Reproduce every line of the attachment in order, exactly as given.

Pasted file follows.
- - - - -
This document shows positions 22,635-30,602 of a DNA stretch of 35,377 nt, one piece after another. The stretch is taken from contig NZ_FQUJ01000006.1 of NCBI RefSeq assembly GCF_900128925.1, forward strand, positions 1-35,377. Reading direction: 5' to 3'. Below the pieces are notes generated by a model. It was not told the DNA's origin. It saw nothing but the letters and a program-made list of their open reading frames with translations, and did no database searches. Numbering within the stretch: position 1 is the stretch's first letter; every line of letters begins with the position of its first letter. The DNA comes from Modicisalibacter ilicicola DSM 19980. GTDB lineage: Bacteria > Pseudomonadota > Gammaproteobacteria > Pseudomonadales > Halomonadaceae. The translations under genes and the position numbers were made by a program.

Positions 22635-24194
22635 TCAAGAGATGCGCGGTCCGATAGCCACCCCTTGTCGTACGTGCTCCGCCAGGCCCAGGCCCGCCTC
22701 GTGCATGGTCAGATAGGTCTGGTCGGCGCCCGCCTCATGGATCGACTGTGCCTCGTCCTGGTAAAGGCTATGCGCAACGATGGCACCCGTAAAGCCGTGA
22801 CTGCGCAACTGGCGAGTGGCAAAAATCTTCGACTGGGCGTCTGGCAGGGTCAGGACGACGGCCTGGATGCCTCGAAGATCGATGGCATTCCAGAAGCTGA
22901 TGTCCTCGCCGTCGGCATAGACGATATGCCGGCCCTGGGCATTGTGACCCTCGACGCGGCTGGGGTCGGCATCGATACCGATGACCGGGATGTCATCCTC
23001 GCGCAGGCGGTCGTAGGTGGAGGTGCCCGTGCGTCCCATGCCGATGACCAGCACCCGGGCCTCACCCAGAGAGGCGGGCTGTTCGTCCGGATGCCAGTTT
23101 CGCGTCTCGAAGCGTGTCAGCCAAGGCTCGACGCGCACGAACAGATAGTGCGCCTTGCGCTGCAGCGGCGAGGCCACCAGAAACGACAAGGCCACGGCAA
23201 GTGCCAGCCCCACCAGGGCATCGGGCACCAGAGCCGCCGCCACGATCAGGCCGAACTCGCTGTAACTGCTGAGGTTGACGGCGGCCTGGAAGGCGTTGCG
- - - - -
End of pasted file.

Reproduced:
This document shows positions 22,635-30,602 of a DNA stretch of 35,377 nt, one piece after another. The stretch is taken from contig NZ_FQUJ01000006.1 of NCBI RefSeq assembly GCF_900128925.1, forward strand, positions 1-35,377. Reading direction: 5' to 3'. Below the pieces are notes generated by a model. It was not told the DNA's origin. It saw nothing but the letters and a program-made list of their open reading frames with translations, and did no database searches. Numbering within the stretch: position 1 is the stretch's first letter; every line of letters begins with the position of its first letter. The DNA comes from Modicisalibacter ilicicola DSM 19980. GTDB lineage: Bacteria > Pseudomonadota > Gammaproteobacteria > Pseudomonadales > Halomonadaceae. The translations under genes and the position numbers were made by a program.

Positions 22635-24194
22635 TCAAGAGATGCGCGGTCCGATAGCCACCCCTTGTCGTACGTGCTCCGCCAGGCCCAGGCCCGCCTC
22701 GTGCATGGTCAGATAGGTCTGGTCGGCGCCCGCCTCATGGATCGACTGTGCCTCGTCCTGGTAAAGGCTATGCGCAACGATGGCACCCGTAAAGCCGTGA
22801 CTGCGCAACTGGCGAGTGGCAAAAATCTTCGACTGGGCGTCTGGCAGGGTCAGGACGACGGCCTGGATGCCTCGAAGATCGATGGCATTCCAGAAGCTGA
22901 TGTCCTCGCCGTCGGCATAGACGATATGCCGGCCCTGGGCATTGTGACCCTCGACGCGGCTGGGGTCGGCATCGATACCGATGACCGGGATGTCATCCTC
23001 GCGCAGGCGGTCGTAGGTGGAGGTGCCCGTGCGTCCCATGCCGATGACCAGCACCCGGGCCTCACCCAGAGAGGCGGGCTGTTCGTCCGGATGCCAGTTT
23101 CGCGTCTCGAAGCGTGTCAGCCAAGGCTCGACGCGCACGAACAGATAGTGCGCCTTGCGCTGCAGCGGCGAGGCCACCAGAAACGACAAGGCCACGGCAA
23201 GTGCCAGCCCCACCAGGGCATCGGGCACCAGAGCCGCCGCCACGATCAGGCCGAACTCGCTGTAACTGCTGAGGTTGACGGCGGCCTGGAAGGCGTTGCG